Other Negative Behaviors
If the person no longer feels worthy, in control of their own destiny, loved, and respected this can create negative behaviors such as striking out, use of profanity or yelling, and resisting care. The causative factor behind these negative behaviors may be "loss of dignity."


If the person with ADRD feels unimportant, lost, and misplaced they may "seek to go home." Remember the person is often not seeking the bricks and mortar of home but the feeling of home. Home is a place of dignity and respect.


Depression, anxiety, physical and verbal aggression, and elopement are all indicators of a person in a state of emotional ill-being. These problems often lead to disastrous outcomes for the person—such as injury, hospitalization, or death—and for health care, including rising costs due to use of psychotropic medications, costs to address injuries, staff turnover costs, and possible legal fees due to elopement or avoidable injuries. Therefore, the loss of dignity has far reaching negative impact for the person, the facility, and health care.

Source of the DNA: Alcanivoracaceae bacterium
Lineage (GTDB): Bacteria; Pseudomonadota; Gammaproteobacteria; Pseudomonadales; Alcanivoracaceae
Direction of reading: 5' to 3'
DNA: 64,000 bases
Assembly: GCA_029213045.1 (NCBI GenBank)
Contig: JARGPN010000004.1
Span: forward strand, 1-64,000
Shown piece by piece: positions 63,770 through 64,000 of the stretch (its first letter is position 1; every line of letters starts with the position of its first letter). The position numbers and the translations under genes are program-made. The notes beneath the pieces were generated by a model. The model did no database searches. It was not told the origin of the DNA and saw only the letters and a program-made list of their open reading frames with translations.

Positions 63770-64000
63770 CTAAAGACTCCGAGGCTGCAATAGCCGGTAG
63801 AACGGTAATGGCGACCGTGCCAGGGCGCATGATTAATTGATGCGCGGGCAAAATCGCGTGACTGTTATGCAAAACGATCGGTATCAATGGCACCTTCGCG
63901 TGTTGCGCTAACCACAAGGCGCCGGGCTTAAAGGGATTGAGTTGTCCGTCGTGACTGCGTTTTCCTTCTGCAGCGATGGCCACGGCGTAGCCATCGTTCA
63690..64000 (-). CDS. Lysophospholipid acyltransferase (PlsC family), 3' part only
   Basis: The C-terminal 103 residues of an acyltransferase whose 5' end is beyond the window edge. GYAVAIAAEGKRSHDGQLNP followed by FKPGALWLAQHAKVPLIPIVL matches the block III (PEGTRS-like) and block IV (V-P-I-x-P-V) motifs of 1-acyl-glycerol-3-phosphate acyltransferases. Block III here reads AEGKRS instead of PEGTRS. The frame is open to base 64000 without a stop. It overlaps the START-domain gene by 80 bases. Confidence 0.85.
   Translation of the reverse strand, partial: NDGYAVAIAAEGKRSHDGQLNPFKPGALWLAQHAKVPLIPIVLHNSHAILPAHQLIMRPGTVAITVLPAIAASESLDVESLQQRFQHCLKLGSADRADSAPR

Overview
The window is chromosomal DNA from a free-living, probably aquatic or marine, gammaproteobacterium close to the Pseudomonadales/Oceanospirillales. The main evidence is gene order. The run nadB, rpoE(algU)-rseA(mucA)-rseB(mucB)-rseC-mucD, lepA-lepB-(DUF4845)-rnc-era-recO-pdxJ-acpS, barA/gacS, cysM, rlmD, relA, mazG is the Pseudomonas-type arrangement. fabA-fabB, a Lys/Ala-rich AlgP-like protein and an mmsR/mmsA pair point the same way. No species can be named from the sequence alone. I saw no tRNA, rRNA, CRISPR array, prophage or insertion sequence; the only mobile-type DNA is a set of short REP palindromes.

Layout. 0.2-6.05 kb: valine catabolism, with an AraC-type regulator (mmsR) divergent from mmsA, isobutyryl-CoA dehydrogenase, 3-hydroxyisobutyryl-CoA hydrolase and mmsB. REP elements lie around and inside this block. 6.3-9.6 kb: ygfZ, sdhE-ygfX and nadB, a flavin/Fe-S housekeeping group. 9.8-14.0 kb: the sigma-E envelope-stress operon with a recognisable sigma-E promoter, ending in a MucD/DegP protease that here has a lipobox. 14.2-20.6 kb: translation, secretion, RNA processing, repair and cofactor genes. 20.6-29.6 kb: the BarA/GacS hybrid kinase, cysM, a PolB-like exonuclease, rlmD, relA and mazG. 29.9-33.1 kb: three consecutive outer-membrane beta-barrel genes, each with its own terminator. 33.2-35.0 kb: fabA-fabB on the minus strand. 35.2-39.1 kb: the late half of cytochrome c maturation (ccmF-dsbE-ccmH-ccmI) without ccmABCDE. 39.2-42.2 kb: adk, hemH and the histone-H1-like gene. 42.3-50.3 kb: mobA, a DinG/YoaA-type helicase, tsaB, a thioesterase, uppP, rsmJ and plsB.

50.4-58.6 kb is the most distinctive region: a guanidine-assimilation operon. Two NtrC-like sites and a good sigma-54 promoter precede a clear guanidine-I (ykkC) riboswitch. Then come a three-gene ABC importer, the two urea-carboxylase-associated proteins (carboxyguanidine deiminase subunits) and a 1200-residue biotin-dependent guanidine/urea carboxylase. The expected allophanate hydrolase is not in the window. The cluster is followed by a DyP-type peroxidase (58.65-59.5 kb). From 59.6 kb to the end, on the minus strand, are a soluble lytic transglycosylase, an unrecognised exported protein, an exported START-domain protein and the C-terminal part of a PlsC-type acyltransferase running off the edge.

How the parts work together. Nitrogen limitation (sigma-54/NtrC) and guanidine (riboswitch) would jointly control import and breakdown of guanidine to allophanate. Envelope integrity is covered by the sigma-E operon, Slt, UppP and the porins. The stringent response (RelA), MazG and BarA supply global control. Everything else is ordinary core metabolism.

What Can We Do to Preserve Dignity and "Sense of Self"?

  1. "Love-on" the person—A focus on nurturing the soul and creating loving relationships among those in the community is key. This encompasses all the relationships the person has including their family relationships, relationship with care partners and friends, or other residents. Don't get caught up in the medical model which deprioritizes emotional well-being.
  2. Show acceptance and respect—Accept and celebrate who the person is today! Don't put unrealistic expectations upon this individual and don't identify him as "broken" or "unworthy." Dig deep inside to see if you ever unknowingly show disrespect such as ignoring this person as you have a side conversation with a colleague. Or, do you "assume" the person will be comfortable being naked in your presence during a shower BECAUSE they have ADRD? Never talk "baby talk" using words such as diaper and bib. Don't assume the person will accept being called "honey" or will be comfortable with you talking "in their face" while you rub their hand. Showing respect requires we always interact using adult language and honoring social and cultural norms, then we individualize as we get to know the person. 
  3. Promote success in meaningful activities—The activities and all aspects should have personal relevance (the "will do" in the Allen model) and must be adapted to the person's cognitive level (the "can do" in the Allen model).